Cart (Loading....) | Create Account
Close category search window
 

Analysis of electrotonic coupling in patterned neuronal networks

Sign In

Cookies must be enabled to login.After enabling cookies , please use refresh or reload or ctrl+f5 on the browser for the login options.

Formats Non-Member Member
$31 $31
Learn how you can qualify for the best price for this item!
Become an IEEE Member or Subscribe to
IEEE Xplore for exclusive pricing!
close button

puzzle piece

IEEE membership options for an individual and IEEE Xplore subscriptions for an organization offer the most affordable access to essential journal articles, conference papers, standards, eBooks, and eLearning courses.

Learn more about:

IEEE membership

IEEE Xplore subscriptions

7 Author(s)
Lauer, L. ; Max Planck Inst. for Polymer Res., Mainz, Germany ; Vogt, A.K. ; Kauff, C. ; Nelles, G.
more authors

Microcontact printing of laminin is known as an efficient approach for guiding neuronal cell migration and neurite outgrowth on artificial surfaces. In the present study, ultrathin (∼250 μm) brain stem slices of Sprague-Dawley rats (E15-E18) were cultured on laminin-patterned substrates such that neuronal cells migrating out of the slices formed grid-shaped neuronal networks along the geometry defined by the pattern. The interconnections between neighbouring pairs of neurons within these artificial networks were assessed electrophysiologically by double patch-clamp recordings and optically by microinjection of fluorescent dyes. Both functional and electrotonic synapses were detected. Based on the recorded data and simulations in PSpice, an electrical model for electrotonically coupled cells was derived. In this model the neuritic pathway is described as a cylindric cable and gap junctions are represented by an ohmic resistor. Applying this model in the data analysis the average inner radius of neurites could be determined to be ∼0.1 μm. In addition, evidence was found for a correlation between the pathwidth of the applied pattern and the diameter of neurites growing along these paths.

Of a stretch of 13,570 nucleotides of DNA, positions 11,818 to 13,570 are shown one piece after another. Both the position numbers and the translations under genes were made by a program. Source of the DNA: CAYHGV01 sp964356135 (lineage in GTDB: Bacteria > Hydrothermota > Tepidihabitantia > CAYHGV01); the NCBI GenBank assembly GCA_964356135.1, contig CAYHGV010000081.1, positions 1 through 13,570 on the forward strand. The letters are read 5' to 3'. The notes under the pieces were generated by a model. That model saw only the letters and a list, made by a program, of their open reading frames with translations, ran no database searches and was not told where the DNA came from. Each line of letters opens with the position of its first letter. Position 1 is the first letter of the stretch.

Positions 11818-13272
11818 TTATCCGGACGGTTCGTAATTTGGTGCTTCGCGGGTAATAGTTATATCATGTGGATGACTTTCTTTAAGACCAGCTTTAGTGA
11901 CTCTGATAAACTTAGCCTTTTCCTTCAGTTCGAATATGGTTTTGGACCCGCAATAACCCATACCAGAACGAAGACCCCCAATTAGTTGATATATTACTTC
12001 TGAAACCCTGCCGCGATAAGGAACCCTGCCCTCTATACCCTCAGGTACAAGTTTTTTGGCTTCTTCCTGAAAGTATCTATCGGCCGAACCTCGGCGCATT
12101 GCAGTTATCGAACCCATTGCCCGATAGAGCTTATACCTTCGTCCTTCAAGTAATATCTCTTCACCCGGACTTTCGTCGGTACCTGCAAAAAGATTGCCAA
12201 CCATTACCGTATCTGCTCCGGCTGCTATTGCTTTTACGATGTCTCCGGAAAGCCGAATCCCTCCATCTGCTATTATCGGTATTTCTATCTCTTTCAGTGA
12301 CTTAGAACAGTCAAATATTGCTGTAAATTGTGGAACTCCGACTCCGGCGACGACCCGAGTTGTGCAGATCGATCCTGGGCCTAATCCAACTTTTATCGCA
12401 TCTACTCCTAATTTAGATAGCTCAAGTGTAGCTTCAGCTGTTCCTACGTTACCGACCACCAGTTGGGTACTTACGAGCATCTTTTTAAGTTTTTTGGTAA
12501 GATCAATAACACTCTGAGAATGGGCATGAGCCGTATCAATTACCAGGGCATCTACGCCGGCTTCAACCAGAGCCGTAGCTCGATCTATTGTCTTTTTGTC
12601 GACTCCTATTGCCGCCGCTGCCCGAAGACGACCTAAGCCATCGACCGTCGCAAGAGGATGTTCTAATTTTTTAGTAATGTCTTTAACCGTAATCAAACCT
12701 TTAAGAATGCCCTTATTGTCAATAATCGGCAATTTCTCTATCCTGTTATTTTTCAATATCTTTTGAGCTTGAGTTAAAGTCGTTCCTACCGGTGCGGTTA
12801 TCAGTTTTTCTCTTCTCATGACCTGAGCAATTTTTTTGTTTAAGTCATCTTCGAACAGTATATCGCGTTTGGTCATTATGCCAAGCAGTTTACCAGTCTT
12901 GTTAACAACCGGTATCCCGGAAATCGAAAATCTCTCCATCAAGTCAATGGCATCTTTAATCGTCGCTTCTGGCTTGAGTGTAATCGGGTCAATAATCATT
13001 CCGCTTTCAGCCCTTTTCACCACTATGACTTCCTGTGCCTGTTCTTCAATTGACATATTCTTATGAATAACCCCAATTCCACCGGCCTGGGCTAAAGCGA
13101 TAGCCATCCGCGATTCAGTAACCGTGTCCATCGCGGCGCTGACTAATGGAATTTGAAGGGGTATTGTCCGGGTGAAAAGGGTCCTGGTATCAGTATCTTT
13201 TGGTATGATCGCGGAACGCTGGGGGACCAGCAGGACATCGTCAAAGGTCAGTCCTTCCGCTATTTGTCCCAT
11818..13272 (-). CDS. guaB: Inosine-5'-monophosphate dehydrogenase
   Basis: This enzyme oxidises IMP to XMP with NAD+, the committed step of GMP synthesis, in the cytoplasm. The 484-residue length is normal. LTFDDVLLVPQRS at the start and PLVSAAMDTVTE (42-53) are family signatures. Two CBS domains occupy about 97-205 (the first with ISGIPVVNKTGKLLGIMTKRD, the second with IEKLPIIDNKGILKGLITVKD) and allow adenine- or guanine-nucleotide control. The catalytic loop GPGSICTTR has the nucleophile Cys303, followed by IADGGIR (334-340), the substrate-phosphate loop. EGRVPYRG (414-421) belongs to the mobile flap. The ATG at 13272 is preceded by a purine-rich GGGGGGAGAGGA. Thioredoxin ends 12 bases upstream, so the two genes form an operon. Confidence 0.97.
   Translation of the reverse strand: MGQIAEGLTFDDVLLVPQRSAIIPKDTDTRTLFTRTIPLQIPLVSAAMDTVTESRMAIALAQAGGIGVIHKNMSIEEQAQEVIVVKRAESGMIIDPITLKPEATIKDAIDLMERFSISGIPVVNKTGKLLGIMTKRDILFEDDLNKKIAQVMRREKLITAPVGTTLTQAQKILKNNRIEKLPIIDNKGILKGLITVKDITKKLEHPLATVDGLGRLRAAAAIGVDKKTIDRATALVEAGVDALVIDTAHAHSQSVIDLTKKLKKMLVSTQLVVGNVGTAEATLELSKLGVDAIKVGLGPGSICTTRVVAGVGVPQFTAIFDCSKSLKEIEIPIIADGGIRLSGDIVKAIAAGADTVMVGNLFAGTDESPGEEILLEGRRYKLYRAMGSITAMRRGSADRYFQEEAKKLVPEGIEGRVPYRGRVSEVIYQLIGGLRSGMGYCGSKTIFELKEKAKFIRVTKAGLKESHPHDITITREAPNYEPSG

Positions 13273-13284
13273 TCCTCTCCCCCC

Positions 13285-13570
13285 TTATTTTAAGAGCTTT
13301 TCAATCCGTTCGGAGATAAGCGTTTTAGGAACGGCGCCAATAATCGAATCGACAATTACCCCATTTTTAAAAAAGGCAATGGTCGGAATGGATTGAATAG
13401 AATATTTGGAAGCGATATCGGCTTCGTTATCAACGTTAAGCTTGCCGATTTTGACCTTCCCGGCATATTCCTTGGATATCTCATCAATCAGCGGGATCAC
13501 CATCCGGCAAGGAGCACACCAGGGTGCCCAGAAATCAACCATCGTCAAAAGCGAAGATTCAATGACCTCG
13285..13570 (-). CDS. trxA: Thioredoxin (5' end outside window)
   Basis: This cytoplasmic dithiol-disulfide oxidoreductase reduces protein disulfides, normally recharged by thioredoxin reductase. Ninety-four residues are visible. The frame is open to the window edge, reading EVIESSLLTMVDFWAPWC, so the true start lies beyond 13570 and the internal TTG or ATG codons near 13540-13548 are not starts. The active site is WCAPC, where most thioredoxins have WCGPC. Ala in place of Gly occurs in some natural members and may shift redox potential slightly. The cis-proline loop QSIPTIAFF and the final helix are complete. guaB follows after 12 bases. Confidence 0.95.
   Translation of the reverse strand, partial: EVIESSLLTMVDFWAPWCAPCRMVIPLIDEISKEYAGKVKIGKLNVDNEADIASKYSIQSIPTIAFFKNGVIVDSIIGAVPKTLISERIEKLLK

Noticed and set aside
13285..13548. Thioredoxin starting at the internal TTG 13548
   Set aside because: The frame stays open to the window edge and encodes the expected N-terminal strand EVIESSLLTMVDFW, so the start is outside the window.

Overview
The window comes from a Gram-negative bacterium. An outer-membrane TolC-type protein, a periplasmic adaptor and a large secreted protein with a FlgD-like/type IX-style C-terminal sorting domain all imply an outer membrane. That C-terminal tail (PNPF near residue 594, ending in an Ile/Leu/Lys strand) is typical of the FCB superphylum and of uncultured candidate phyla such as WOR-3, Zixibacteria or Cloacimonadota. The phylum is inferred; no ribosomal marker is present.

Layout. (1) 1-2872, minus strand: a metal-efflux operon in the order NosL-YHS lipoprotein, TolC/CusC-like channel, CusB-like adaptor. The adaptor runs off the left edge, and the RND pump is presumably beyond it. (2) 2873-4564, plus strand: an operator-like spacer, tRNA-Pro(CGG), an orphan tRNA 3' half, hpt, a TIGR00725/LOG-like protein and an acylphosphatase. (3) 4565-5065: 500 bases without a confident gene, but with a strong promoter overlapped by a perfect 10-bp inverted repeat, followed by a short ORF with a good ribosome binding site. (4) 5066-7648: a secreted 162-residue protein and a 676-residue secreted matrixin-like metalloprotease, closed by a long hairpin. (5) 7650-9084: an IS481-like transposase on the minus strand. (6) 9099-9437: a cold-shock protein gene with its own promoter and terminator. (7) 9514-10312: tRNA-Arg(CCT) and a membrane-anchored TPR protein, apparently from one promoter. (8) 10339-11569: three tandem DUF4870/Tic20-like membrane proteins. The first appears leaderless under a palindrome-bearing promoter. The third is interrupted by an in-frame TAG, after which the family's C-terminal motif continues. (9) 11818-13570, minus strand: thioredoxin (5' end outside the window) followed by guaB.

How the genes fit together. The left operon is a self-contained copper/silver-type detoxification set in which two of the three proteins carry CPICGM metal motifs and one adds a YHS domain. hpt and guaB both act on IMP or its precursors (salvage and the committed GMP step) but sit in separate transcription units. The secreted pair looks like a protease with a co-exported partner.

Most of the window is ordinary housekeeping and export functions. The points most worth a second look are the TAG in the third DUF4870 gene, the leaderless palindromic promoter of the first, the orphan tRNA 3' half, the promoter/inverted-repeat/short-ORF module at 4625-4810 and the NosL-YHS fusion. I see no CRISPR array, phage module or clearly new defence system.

Published in:

Nanobiotechnology, IEE Proceedings -  (Volume:151 ,  Issue: 3 )

Date of Publication:

4 June 2004

Need Help?


IEEE Advancing Technology for Humanity About IEEE Xplore | Contact | Help | Terms of Use | Nondiscrimination Policy | Site Map | Privacy & Opting Out of Cookies

A not-for-profit organization, IEEE is the world's largest professional association for the advancement of technology.
© Copyright 2014 IEEE - All rights reserved. Use of this web site signifies your agreement to the terms and conditions.